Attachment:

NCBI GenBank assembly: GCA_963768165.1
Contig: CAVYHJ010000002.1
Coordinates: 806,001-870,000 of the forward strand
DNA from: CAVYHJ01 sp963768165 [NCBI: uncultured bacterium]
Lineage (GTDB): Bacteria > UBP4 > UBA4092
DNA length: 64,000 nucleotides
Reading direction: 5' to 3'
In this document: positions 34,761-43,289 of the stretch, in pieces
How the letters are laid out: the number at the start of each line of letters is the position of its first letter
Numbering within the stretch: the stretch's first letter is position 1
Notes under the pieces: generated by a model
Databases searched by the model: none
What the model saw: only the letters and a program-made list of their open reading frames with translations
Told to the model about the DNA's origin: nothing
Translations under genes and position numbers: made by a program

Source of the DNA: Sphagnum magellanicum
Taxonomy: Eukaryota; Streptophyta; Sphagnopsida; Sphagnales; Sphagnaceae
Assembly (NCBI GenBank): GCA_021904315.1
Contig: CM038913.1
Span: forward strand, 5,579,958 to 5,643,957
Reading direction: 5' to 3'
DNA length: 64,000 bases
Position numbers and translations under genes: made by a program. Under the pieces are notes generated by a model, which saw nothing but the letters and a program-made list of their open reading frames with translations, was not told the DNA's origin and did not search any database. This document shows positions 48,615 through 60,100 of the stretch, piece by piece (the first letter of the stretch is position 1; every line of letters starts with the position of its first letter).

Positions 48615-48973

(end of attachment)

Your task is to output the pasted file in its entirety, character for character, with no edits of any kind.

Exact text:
NCBI GenBank assembly: GCA_963768165.1
Contig: CAVYHJ010000002.1
Coordinates: 806,001-870,000 of the forward strand
DNA from: CAVYHJ01 sp963768165 [NCBI: uncultured bacterium]
Lineage (GTDB): Bacteria > UBP4 > UBA4092
DNA length: 64,000 nucleotides
Reading direction: 5' to 3'
In this document: positions 34,761-43,289 of the stretch, in pieces
How the letters are laid out: the number at the start of each line of letters is the position of its first letter
Numbering within the stretch: the stretch's first letter is position 1
Notes under the pieces: generated by a model
Databases searched by the model: none
What the model saw: only the letters and a program-made list of their open reading frames with translations
Told to the model about the DNA's origin: nothing
Translations under genes and position numbers: made by a program

Source of the DNA: Sphagnum magellanicum
Taxonomy: Eukaryota; Streptophyta; Sphagnopsida; Sphagnales; Sphagnaceae
Assembly (NCBI GenBank): GCA_021904315.1
Contig: CM038913.1
Span: forward strand, 5,579,958 to 5,643,957
Reading direction: 5' to 3'
DNA length: 64,000 bases
Position numbers and translations under genes: made by a program. Under the pieces are notes generated by a model, which saw nothing but the letters and a program-made list of their open reading frames with translations, was not told the DNA's origin and did not search any database. This document shows positions 48,615 through 60,100 of the stretch, piece by piece (the first letter of the stretch is position 1; every line of letters starts with the position of its first letter).

Positions 48615-48973